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Former Air Raid man's latest progressive journey

Flag is the latest project driven by the vocal/keyboard/guitar skills of Arthur Offen, formerly of Air Raid, and represents something of a renaissance for the long-time progressive trouper. From the artwork and 'A Fall From Grace', you'd assume this was going to be an integalactic synth-rock journey, but it actually turns more into a country-styled singer-songwriter's forum with some very accomplished background music.

If the rest of the album even remained pointed in the original direction, it may have been more appealing. Title track 'Perihelion' is one of the best, and Offen's voice is something of a grounding force when compared to the synth-driven intricacies of the music. 'A Runaway Train' is a passable heavy-rock effort, but lacks real drive or energy. Those were the high points of the album, as we become mired in the overblown 'O Centurion', and end up almost missing the relaxed AOR of 'Beyond This Mountain' and the explosive but dire 'When Storm Clouds Gather'. I think Offen aimed at anthemic all the way through, and it doesn't keep the momentum up.

'Stephanie' is far and away my least favourite song. It's miserable, it drags, and as clever as the piano twiddling is, it doesn't drive the song anywhere. By 'Low Country Rider 1776' we've moved away from traditional progressive music and more into the territory of a countrified Meatloaf. It's at that point you realise you've missed what's meant to be the meat of the album and will have to listen again to remember what it was about. Not that it's bad, the musicianship is excellent if a little stuck in an eighties AOR-tinged timewarp and that makes the whole thing sound dated. 'A Winter's Tale' is incredibly earnest, and the dual vocals do nothing to bring dynamics to a very formulaic effort. The best thing about it is the guitar work, which reminds me of Brian May's early 90s sound.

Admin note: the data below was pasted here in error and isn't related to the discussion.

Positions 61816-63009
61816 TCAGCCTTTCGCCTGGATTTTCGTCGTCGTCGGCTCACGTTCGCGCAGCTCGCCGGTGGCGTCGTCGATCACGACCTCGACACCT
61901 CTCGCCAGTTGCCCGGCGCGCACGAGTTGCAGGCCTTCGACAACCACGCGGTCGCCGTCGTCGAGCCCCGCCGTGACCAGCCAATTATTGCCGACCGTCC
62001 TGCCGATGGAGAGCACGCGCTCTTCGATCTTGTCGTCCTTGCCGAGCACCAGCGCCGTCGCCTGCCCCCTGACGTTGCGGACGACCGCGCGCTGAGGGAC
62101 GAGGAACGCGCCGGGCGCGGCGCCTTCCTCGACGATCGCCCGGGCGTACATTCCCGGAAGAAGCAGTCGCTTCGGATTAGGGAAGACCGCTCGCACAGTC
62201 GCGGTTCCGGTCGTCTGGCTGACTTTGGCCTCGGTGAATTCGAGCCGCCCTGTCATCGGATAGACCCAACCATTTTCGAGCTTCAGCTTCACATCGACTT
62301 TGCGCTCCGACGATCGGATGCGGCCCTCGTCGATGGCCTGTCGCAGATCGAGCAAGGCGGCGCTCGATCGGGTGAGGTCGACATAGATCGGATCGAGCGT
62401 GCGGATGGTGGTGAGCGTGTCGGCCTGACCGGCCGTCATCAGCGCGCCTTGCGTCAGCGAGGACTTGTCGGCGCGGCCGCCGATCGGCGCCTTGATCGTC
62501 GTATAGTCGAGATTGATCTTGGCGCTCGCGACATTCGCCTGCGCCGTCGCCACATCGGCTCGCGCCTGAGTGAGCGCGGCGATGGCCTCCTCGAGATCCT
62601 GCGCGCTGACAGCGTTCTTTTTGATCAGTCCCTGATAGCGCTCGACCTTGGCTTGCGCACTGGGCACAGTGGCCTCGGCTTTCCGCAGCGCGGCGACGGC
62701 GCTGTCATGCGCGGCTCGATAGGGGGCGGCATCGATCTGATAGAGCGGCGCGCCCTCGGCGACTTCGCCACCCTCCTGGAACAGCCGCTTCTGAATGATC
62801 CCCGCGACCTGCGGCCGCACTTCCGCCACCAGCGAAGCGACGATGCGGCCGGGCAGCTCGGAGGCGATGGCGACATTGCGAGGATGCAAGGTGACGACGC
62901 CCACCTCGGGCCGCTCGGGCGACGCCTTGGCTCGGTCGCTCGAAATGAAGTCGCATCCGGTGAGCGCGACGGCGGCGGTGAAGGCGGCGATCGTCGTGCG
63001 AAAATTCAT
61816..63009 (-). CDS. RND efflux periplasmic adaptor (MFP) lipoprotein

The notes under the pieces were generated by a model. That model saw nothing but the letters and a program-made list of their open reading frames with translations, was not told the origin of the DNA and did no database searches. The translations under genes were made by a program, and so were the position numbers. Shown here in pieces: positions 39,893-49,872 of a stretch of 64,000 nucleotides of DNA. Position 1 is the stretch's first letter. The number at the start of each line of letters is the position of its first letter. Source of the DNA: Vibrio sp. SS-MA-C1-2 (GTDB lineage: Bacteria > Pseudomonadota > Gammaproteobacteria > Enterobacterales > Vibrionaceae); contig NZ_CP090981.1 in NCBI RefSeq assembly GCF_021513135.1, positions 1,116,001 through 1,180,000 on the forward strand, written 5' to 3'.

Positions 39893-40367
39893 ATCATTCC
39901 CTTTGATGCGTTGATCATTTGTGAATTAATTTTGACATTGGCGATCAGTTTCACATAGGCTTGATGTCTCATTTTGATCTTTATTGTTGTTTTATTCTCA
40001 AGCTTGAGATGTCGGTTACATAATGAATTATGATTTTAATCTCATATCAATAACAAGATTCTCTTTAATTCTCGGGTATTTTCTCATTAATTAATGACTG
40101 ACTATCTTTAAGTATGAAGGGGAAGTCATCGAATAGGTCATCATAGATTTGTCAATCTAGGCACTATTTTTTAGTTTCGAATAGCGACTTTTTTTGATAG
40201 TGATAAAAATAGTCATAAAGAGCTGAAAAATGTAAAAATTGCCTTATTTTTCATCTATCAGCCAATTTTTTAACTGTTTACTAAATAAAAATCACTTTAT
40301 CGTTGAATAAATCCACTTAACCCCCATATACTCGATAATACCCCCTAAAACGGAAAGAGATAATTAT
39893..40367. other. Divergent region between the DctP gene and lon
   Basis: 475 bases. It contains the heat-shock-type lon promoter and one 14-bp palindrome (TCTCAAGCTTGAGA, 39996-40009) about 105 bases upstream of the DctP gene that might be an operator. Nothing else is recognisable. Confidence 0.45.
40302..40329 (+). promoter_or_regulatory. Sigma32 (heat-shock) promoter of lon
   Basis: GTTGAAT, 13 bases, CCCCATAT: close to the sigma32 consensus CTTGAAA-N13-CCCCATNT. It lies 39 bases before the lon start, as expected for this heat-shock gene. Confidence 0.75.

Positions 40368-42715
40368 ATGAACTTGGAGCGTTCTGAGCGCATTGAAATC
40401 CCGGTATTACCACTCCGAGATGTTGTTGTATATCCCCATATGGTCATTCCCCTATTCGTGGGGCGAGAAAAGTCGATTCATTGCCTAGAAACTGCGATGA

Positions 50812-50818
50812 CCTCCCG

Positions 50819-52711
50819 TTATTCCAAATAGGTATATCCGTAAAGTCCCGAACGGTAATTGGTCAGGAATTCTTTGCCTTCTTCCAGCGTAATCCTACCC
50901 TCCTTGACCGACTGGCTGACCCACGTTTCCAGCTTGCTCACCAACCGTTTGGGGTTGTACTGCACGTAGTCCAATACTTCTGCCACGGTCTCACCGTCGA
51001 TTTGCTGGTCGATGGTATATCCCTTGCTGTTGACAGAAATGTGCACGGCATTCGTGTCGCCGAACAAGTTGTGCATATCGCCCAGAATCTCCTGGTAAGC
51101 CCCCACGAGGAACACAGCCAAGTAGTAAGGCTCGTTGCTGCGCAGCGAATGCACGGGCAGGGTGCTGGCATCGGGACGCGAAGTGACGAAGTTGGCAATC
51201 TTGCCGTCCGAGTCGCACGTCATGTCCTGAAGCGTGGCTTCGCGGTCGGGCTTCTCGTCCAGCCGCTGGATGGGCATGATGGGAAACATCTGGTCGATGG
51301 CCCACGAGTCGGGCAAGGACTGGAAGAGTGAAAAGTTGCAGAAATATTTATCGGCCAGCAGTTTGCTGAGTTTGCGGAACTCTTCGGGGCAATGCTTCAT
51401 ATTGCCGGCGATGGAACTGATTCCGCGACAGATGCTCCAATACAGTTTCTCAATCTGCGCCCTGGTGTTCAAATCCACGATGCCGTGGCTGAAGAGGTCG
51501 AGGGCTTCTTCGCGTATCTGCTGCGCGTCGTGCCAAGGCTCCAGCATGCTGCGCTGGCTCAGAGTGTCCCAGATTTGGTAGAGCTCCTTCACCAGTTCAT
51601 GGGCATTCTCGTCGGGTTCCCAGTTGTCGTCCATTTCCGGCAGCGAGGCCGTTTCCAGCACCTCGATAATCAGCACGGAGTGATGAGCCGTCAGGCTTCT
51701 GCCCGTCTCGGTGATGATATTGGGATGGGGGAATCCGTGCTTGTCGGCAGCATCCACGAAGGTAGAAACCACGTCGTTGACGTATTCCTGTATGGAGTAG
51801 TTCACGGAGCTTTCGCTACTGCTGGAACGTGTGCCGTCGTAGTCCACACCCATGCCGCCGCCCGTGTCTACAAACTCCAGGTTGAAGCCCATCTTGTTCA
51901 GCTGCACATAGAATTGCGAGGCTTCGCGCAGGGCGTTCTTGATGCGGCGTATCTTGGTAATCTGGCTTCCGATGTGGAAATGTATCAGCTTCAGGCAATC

I'm never sure what to make of albums like this, where the musicianship is brilliant, it's creative and really unique... yet I can't work up any fondness for it, which is a shame. There's no connection to the music, and about midway through it fades into the background. It's a very definite style, but somehow mixing traditional synth-prog and countrified AOR doesn't do anything for me. Whatever it is, it failed to set off that spark of urgency that demands it to be replayed until the disc wears out. It's not going to earn them any new fans.